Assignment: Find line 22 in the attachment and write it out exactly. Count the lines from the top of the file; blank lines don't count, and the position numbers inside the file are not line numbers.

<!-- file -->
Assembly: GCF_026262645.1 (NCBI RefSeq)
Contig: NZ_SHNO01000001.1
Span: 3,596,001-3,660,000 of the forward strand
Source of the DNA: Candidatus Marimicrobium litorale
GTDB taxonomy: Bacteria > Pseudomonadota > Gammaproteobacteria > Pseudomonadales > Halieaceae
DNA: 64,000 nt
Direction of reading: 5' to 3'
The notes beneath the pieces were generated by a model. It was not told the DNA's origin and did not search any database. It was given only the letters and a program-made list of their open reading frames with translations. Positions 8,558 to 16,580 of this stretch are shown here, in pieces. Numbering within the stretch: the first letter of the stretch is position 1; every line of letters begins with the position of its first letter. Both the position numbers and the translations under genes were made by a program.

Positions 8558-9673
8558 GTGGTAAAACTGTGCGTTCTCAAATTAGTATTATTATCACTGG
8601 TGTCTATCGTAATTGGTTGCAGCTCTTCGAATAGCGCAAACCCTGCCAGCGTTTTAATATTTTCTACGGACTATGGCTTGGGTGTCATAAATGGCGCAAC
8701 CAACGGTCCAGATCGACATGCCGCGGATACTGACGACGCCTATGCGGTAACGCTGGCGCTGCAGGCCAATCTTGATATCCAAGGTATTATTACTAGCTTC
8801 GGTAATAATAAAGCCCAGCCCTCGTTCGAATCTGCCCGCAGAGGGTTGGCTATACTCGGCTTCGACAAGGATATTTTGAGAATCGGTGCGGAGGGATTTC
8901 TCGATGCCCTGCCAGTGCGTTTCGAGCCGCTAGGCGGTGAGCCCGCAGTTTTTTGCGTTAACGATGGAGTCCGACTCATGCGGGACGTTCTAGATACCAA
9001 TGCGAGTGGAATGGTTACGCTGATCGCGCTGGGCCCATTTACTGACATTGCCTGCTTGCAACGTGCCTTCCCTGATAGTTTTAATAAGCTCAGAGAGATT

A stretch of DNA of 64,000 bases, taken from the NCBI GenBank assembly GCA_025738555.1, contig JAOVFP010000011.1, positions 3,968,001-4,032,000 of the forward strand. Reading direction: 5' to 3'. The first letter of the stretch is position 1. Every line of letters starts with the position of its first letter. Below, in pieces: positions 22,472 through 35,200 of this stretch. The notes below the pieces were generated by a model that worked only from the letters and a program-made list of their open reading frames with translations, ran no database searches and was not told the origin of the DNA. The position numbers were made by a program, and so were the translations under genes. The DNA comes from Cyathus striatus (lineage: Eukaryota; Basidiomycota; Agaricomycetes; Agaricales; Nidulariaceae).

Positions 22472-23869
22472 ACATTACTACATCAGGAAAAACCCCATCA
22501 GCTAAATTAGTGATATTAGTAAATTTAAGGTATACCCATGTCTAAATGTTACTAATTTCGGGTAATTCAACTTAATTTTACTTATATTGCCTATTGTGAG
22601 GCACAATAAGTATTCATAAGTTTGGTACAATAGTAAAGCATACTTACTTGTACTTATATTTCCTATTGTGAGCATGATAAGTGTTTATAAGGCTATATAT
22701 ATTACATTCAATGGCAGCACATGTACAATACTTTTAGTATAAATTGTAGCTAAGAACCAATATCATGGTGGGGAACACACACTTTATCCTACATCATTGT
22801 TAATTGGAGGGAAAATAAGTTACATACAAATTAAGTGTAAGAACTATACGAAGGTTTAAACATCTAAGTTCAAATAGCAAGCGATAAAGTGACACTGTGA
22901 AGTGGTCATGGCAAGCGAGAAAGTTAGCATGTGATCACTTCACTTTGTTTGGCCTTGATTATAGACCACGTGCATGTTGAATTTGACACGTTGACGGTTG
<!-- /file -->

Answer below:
22801 TAATTGGAGGGAAAATAAGTTACATACAAATTAAGTGTAAGAACTATACGAAGGTTTAAACATCTAAGTTCAAATAGCAAGCGATAAAGTGACACTGTGA